Think watercolours and you may imagine pretty landscapes with trees, fields and burns. It is not a description, though, that often applies to the work of Liz Myhill.
The Perth-based artist discovers inspiration as far afield as a colourful market in India.
Her work Glimpse of the Bazaar is set to be a highlight of the 141st Open Annual Exhibition of The Royal Scottish Society of Painters in Watercolour (RSW for short), opening tomorrow at Edinburgh’s Royal Scottish Academy.
‘Freedom to roam’
Liz is one of several Tayside artists selected to participate.
A keen traveller, she has long been fascinated by remote locales, something she puts down to growing up by the coast, the painter explains, where travel, folklore and oral history were key parts of her childhood.
“There was freedom to roam, wildlife to watch and with so many folk associated with maritime work it was natural that members of the community would return from months at sea in far flung parts of the world.
“I suspect it planted an early seed in my mind of how travel should be – a lengthy period away gaining knowledge of the world then returning to the village.”
In the Gujarat bazaar
In the historic bazaar of Gujarat, Liz based herself for several weeks, squeezing herself in among what she describes as a “seething mass of porters, stall-keepers and customers”.
She ate lunch with market workers at an open-air kitchen, allowing for chance encounters, she remembers.
“I became a familiar face and despite no common language my activity was a source of much curiosity. I would frequently be requested through hand signals to make a drawing or portrait for someone and then plied with cups of chai as I worked.”
One of her peers, meanwhile, finds inspiration closer to home.
Carnoustie resident Jim Dunbar finds many vistas to recreate in the surrounding Angus farmland, where the farming calendar’s annual cycles provide the context to a couple of his entrants:
Breirded Field, Pitskelly Farm was painted on the edge of his hometown – breirded, according to Jim, is a Scots word that means “the first flush of green in a field, when the crop has sprouted” – while Hairst was captured on the road to the village of Arbirlot.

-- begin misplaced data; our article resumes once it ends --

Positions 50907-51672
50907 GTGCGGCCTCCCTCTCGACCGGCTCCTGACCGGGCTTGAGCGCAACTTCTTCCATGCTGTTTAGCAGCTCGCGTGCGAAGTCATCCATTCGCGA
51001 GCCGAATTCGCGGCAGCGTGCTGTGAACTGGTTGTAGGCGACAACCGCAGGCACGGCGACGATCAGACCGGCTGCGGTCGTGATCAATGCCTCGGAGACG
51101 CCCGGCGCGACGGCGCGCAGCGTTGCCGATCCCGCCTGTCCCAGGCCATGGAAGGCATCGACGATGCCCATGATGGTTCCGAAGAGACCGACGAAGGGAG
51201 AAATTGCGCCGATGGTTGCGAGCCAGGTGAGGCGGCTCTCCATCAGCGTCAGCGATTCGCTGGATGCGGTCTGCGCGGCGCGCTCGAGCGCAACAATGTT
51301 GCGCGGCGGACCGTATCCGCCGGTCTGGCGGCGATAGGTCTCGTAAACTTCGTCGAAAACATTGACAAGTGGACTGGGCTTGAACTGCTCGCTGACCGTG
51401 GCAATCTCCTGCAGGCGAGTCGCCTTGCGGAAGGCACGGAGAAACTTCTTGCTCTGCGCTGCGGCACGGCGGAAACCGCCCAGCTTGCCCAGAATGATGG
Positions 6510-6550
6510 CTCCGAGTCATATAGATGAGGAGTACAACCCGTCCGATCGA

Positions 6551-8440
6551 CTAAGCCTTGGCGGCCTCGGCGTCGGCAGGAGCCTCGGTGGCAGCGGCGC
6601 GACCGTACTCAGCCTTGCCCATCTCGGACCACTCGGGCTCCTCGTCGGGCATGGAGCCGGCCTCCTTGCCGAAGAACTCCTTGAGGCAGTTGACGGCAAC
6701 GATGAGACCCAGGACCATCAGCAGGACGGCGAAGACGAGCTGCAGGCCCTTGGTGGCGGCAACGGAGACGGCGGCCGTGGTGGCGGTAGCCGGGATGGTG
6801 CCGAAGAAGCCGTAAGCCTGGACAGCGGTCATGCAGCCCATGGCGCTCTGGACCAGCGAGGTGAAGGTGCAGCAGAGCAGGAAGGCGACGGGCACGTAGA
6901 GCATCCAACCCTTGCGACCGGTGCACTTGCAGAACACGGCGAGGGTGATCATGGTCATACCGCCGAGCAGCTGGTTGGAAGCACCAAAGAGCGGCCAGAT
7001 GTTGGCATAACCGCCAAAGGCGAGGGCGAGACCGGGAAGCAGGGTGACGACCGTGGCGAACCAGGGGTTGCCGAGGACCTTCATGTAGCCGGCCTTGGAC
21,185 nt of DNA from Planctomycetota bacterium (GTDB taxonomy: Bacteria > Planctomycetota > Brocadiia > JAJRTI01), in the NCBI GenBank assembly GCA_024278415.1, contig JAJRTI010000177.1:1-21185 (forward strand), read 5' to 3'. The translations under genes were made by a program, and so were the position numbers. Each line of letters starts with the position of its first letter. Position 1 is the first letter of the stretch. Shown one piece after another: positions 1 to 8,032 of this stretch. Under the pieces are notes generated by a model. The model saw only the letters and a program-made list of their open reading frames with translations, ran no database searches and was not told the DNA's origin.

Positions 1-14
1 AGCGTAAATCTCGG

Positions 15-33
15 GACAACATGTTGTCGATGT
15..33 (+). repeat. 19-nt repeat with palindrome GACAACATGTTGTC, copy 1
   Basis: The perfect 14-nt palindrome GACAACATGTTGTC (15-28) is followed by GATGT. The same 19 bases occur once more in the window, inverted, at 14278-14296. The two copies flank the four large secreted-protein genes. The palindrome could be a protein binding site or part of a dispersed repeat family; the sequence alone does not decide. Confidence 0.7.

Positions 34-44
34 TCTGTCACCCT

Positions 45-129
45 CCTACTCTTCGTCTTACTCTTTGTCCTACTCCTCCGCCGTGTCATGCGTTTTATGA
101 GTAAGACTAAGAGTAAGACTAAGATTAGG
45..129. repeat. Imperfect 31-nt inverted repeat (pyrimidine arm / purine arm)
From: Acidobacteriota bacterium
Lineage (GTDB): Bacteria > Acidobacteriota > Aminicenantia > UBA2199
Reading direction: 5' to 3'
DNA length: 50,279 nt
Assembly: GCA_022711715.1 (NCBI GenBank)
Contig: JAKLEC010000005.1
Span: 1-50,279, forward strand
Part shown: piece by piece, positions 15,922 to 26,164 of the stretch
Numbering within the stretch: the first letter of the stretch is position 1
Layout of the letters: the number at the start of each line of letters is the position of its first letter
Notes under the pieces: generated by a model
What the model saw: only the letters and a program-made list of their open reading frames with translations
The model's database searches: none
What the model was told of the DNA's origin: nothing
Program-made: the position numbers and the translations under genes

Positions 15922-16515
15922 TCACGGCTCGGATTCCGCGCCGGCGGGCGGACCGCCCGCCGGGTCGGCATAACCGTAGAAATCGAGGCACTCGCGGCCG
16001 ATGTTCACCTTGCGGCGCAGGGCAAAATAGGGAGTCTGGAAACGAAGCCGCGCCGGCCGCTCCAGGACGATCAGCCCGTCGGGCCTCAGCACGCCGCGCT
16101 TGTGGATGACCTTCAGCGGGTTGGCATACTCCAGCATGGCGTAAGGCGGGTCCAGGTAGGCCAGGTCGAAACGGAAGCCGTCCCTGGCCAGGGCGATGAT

“They are both inspired by the passage of time from sowing and germination through to harvest,” he says.
Jim has served as RSW president and is proud of this show’s role as a showcase for talent across the nation.
“The RSW plays a vital role in the visual arts. The Open Annual Exhibition showcases members’ work and gives non-members the opportunity to exhibit alongside leading Scottish artists. This is our flagship show.”
Another RSW member, Morag Muir, finds inspiration from the window of her home studio looking out over the Tay from Newport.
Still lives like stage sets
Surrounded by objects and bric-a-brac amassed over many years, Morag uses these to fill still lives composed like stage sets, as with this one of this year’s works Blue Sky Day.
Morag creates narratives inspired by her own life, though she is keen for viewers to come away with their own interpretations.
“These stories that reflect everyday situations and happenings in my life will inevitably resonate with shared experiences of heartache, pain, parenthood, loss, love and joy,” she says.
Another important component of Morag’s works is the backdrop of the estuary and the Dundee skyline, something she has come to appreciate more during the pandemic.
“During the challenges of recent times I’ve come to understand and appreciate how lucky I am to live in such beautiful surroundings.”
Jim, meanwhile, took the opportunity to learn a new skill – wood
engraving – which he will be showing in a group exhibition in London early next year. For Liz, lockdowns meant an opportunity to immerse herself in stillness and solitude.
“I visited places I thought I knew well only to discover how many secrets they held,” she remembers.
“There was time to experiment, try new ideas and develop technique and materials. In many ways it was a bit like an artist residency with all the freedom and space that implies.”
The 141st Open Annual Exhibition of The Royal Scottish Society of Painters in Watercolour is at the Royal Scottish Academy, from December 11-27 https://www.rsw.org.uk/rsw-exhibitions/.